Thanks again to MadLab for providing the space and allowing Mike to do his thang!
Due soon, now in Beta 2, coming out quite quickly and in smaller chunks. The main improvement that's being improved is 'automatic background updates'. Some of the development being worked on this is also the ability to turn this off and configure it if you require.
Matt Mullenweg wants it to be similar to Chrome in that you can regularly update and it doesn't break.
The new advanced 'date queries' also looks interesting.
Speakers have now been announced https://2013.london.wordcamp.org/2013/10/14/announcing-the-first-speakers/. At this time Mike isn't on the list, but he will be there talking.
There's also going to be workshops in the Mozilla offices, going over coding, documentation and design workshops to help out people who do this on a regular basis.
Turns out Matt bought this site a while ago and is now paying Jeffro to maintain and update it, a great source for WordPress news.
Another site that's popped up, useful for WordPress news.
This section of the official WordPress site gives you the opportunity to add your input on new features that are coming down the pipeline.
A few places Mike recommends, but there are loads!
When choosing a theme, some advice is not to get a theme that is doing too much. In the future, if a theme needs to be changed then you may lose functionality. It's a much better approach to keep core functionality in plugins avoiding any issues if the theme has to change.
When changing a theme and in general it's always a good idea to have a back up of your database.
Some other advice is to have a full backup (the files and the database), to have this automated and know how to restore it if it breaks!
https://ithemes.com/purchase/backupbuddy/ is something that can help out with this :smile_cat:
WordPress Child Themes
Explained some advice on using child themes and mentioned a previous post https://mikelittle.org/replacing-a-filter-in-a-twenty-twelve-child-theme/.
Mike mentions a nice one to setup quickly is eShop https://wordpress.org/plugins/eshop/.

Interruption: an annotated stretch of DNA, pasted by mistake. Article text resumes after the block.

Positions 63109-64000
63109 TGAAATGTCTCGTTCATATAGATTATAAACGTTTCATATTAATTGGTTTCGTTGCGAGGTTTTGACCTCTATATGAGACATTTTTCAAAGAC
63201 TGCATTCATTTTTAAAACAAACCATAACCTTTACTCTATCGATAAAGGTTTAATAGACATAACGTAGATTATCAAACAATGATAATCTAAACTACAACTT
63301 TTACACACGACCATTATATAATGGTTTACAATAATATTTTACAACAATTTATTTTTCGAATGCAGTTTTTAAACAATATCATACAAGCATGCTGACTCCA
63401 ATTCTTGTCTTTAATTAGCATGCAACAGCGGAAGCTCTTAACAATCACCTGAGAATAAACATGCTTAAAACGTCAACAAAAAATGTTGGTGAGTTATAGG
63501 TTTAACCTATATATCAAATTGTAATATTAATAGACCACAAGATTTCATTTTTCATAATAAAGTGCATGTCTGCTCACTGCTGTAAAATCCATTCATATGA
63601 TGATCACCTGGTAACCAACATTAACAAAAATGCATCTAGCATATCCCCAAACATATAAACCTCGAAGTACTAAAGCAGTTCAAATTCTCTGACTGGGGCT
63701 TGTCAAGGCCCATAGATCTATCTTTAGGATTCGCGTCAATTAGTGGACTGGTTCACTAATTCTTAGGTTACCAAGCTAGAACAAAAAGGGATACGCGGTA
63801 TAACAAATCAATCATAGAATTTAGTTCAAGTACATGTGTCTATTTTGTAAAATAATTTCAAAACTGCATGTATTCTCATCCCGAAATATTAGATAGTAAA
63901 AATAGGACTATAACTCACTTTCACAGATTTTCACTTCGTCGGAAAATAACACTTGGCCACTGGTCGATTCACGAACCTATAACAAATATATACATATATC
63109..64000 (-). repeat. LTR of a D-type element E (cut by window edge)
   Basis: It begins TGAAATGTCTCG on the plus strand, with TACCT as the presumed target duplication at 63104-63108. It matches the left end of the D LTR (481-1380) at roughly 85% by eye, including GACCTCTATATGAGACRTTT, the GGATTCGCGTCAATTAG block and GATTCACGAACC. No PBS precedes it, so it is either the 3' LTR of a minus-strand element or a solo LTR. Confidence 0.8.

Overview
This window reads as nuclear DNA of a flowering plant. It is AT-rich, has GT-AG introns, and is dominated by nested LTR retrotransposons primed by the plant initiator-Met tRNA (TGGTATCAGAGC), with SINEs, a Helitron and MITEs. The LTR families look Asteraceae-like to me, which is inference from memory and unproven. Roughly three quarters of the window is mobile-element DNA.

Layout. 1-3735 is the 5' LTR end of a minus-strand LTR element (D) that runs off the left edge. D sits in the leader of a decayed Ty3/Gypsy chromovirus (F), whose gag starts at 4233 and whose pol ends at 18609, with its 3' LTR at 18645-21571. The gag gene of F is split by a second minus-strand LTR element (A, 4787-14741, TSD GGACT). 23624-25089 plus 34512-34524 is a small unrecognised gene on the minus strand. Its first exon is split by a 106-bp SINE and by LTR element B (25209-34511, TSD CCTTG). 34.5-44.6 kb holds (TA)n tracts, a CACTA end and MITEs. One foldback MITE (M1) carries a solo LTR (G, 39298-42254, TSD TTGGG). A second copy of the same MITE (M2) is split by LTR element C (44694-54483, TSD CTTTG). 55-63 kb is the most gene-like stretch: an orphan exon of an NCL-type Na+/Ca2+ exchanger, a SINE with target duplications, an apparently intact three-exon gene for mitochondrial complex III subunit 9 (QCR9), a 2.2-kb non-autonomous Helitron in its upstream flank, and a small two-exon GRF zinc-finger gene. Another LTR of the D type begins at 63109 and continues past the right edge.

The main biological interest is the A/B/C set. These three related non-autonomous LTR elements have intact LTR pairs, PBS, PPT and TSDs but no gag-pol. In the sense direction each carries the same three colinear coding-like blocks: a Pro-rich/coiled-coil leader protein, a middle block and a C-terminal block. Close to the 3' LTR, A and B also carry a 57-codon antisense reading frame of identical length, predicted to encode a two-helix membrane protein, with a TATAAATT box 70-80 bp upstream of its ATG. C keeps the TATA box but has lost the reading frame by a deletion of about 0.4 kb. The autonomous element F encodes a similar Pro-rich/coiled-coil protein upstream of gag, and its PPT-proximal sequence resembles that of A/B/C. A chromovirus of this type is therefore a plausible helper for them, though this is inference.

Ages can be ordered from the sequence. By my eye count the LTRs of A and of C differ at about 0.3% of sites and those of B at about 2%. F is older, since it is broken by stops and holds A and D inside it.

However for anything more than a few products WooCommerce is worth a look https://www.woothemes.com/woocommerce/.
If you're only UK based, Go Cardless offers an option where they'll only ever take a maximum £2 charge https://codecanyon.net/item/gocardless-for-wordpress-plugin/3207246. Others such as PayPal will take a 4% commission.
There's also Stripe that is becoming more popular as well https://stripe.com/.
If you're dealing with international products and to help with VAT numbers, there's https://www.woothemes.com/products/eu-vat-number/.
A tool mentioned to help with invoicing is https://www.freeagent.com/ and one to avoid is kashflow.
Some people demoed their WordPress sites :blush:
Congrats guys, looking good.
Speed Dial 2
Slightly off topic, but someone asked how Mike has Chrome showing some favourite sites on his homepage, that's done with this handy Chrome extension:
Tom J Nowell
Next up, Tom gave a talk on Composer and demonstrated how it's possible to automate updating plugins across multiple WordPress sites.
If you have lots of WordPress sites and an update comes in, to update them all can often get annoying and tedious.
This is where
composer comes in.
Composer with the use of a
composer.json file allows you to specify what you require for your WordPress build(s).
The basic premise is that rather than having to go into each site manually and update each site, theme, plugin etc you can run a script that will go over the
composer.json file and automatically update the dependencies you have specified.
When using Composer, the folder structure is slightly different from usual as the
wp-content folder sits on the root level. Mike mentions that sometimes certain plugins may not work with this configuration. In this case it might be better to find another plugin, or make the plugin author aware of the issue.
Thanks Tom, looks interesting, see you all next month!
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